Elections: What’s Our Plan?

As the November 2018 elections approach, many of us on the left struggle with how to relate to the electoral process.  We know that the changes we seek and need in the world will come from communities of people – in particular poor people and Black, Brown, Indigenous, and other people of color, along with women, LGBTQ people, and people in the global south – gaining power through grassroots organizing.  But we can’t ignore the reality that extreme right wing, fascist forces are using the electoral system to their great benefit, with real, concrete, and life threatening impacts on the poorest and most marginalized people in this country and in the world.

For years, many of us who dream of a just and liberated world have turned away from voting and the entire electoral process, or we have held our noses and voted at election time but not engaged further. But disengaging from the electoral process is a losing strategy.

The rise of trumpism has led to the intentional dismantling of programs that provided crucial protections and support to communities, the roll backs of policies that people spent years organizing and fighting for, and to increased war against communities of color at home and abroad.  The game is rigged in their favor, and they have the ball and are running with it. So what’s our play?

*scroll down for specific steps to build power using the electoral system*

We need a multi-layered approach. Voting is a tool we can use to slow them down, to throw spikes under the tires of their earth eating machines, to put sugar in the gas tank of their insatiable capitalism, to gum up the works, to grease the doorknobs of their board rooms, to grab some breathing room for the work of liberation. When progressives are in power, our grassroots movements have much better chances of winning more radical demands that shift power to our communities and away from capitalists and the state. Beyond simply voting, electoral work is also an important element of the left ecosystem, one of many tools we have to build grassroots community power, and one that people who don’t have access to voting can also participate in. When we participate in electoral work, we can push candidates and campaigns to the left, center conversations about race, power, and capitalism, and create a more fertile ground for grassroots movements to make real gains. Our ideas of electoral work include policy campaigns, voter education and mobilization for specific campaigns as well as working against racist voter suppression and disenfranchisement, and more.

This is not a time for binary thinking, that either you are all in on elections and think that’s the path to liberation, or you reject them entirely.  Nor is this a time for purity politics, where the purity of our stance on voting is fetishized at the expense of making actual change.

The struggle for collective liberation calls upon all of us to be strategic, to think creatively and with complexity, and to figure out what will move our movements forward.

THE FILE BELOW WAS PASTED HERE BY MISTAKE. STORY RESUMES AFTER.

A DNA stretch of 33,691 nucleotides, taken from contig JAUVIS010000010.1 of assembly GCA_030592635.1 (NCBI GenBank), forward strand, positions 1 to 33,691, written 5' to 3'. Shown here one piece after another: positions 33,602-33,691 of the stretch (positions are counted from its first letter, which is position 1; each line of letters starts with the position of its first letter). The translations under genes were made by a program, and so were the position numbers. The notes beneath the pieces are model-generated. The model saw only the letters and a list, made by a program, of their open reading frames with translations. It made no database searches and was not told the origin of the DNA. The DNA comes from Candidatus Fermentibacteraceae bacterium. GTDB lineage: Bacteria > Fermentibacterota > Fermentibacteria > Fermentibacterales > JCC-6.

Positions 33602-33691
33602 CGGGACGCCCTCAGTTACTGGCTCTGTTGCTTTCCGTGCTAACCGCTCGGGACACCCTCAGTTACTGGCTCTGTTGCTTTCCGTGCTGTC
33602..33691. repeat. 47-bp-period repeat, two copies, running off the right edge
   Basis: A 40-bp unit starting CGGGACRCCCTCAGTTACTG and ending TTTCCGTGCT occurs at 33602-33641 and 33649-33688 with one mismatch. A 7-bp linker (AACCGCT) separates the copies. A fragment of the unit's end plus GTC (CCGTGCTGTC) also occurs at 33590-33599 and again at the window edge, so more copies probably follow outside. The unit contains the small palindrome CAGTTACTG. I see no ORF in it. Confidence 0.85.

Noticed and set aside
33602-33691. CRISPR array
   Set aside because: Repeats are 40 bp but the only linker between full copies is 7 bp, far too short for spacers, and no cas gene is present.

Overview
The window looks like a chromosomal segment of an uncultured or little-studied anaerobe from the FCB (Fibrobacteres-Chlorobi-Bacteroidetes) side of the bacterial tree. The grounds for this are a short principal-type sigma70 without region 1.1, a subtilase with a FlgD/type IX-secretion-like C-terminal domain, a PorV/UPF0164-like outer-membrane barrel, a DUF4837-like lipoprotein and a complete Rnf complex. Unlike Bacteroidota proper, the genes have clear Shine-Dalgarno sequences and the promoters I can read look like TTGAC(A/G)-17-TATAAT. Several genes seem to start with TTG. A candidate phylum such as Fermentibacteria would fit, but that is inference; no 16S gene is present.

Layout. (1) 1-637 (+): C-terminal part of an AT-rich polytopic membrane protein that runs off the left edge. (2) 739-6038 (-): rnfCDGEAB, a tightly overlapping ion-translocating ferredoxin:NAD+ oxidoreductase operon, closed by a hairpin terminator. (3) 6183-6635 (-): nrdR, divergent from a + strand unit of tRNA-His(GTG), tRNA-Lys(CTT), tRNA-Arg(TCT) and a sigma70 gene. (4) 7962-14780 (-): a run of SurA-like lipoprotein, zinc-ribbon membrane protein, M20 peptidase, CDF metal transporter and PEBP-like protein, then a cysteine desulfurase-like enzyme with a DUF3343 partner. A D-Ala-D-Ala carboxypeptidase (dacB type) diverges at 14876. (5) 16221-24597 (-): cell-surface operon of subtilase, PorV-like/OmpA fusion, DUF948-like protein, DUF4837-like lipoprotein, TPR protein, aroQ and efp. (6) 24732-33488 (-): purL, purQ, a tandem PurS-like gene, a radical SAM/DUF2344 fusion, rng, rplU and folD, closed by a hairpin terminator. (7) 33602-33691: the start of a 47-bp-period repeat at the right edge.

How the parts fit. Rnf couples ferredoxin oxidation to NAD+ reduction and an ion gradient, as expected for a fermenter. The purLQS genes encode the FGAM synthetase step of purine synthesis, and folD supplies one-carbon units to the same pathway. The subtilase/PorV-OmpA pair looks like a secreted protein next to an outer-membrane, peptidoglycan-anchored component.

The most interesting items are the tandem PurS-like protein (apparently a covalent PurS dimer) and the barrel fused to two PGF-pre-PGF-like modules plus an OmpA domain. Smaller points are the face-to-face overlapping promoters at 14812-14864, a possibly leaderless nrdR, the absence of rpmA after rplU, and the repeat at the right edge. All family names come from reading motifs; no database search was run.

We are up against an administration that is wreaking havoc on the world. In this November’s election there are opportunities to slow the roll of the fascist tide. We can’t afford to reject any effective tools in our toolbox.   Some ways to engage:

  1. Supporting political campaigns of candidates that share your values or are running against extreme right wing forces by donating money and/or volunteering your time.  The successes of candidates like Andrew GillumStacy Abrams, and Alexandria Ocasio Cortez  are a result of powerful grassroots organizing, and when we work on winning campaigns it creates ways to hold them accountable to the communities that elected them.
  2. Joining the struggles against racist voter discrimination, which can include fighting for the restoration of voting rights for former and current prisoners, overturning racist gerrymandering, and fighting against racist voter roll purges and Voter ID laws.
    • The New Florida Majority’s work on these issues has potential to change the entire outcome of local and national elections.

  3. Bird-dogging candidates on your issues and otherwise pressuring candidates to take a stand on the issues.

  4. Get involved in electoral proposition or issue fights, like the fight to repeal Costa-Hawkins, a California law that severely limits cities’ ability to protect renters through rent control, or the ballot initiative in Utah to expand Medicare coverage.

  5. Donating to or volunteering with grassroots community organizations that work on building progressive electoral power in marginalized communities where you live or in other key races.  Check out the Movement Voter Project for ideas.

No, OUR dreams won’t fit in their ballot boxes, but the dreams of the fascists, apparently, do. Will we let them continue to build unchecked, or will we take every opportunity to shut them down, from confronting them when they rally in our towns, to organizing our neighbors, to beating them in every single election that we can?

With visions of justice,

Rahula Janowski
and Catalyst Project